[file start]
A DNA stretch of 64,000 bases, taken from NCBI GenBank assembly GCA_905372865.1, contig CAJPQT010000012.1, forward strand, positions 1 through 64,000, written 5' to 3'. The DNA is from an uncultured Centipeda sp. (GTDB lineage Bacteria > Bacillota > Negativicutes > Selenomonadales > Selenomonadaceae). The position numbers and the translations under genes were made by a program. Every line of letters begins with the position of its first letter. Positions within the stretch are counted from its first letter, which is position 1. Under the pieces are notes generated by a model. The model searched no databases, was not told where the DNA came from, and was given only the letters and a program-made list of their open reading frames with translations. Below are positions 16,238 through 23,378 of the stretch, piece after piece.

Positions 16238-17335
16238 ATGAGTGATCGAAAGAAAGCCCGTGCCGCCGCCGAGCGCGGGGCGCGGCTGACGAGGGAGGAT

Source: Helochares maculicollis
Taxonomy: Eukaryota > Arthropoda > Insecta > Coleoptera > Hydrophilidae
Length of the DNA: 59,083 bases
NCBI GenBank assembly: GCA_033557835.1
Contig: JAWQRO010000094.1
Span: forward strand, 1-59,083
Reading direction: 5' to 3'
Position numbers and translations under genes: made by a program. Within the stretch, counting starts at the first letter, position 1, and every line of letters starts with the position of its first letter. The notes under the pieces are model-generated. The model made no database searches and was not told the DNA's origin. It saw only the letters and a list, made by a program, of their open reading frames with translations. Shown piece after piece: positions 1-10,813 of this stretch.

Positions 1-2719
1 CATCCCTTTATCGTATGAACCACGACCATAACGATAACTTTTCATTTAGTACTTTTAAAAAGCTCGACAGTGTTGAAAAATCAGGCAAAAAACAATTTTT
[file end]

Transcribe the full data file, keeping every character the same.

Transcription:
A DNA stretch of 64,000 bases, taken from NCBI GenBank assembly GCA_905372865.1, contig CAJPQT010000012.1, forward strand, positions 1 through 64,000, written 5' to 3'. The DNA is from an uncultured Centipeda sp. (GTDB lineage Bacteria > Bacillota > Negativicutes > Selenomonadales > Selenomonadaceae). The position numbers and the translations under genes were made by a program. Every line of letters begins with the position of its first letter. Positions within the stretch are counted from its first letter, which is position 1. Under the pieces are notes generated by a model. The model searched no databases, was not told where the DNA came from, and was given only the letters and a program-made list of their open reading frames with translations. Below are positions 16,238 through 23,378 of the stretch, piece after piece.

Positions 16238-17335
16238 ATGAGTGATCGAAAGAAAGCCCGTGCCGCCGCCGAGCGCGGGGCGCGGCTGACGAGGGAGGAT

Source: Helochares maculicollis
Taxonomy: Eukaryota > Arthropoda > Insecta > Coleoptera > Hydrophilidae
Length of the DNA: 59,083 bases
NCBI GenBank assembly: GCA_033557835.1
Contig: JAWQRO010000094.1
Span: forward strand, 1-59,083
Reading direction: 5' to 3'
Position numbers and translations under genes: made by a program. Within the stretch, counting starts at the first letter, position 1, and every line of letters starts with the position of its first letter. The notes under the pieces are model-generated. The model made no database searches and was not told the DNA's origin. It saw only the letters and a list, made by a program, of their open reading frames with translations. Shown piece after piece: positions 1-10,813 of this stretch.

Positions 1-2719
1 CATCCCTTTATCGTATGAACCACGACCATAACGATAACTTTTCATTTAGTACTTTTAAAAAGCTCGACAGTGTTGAAAAATCAGGCAAAAAACAATTTTT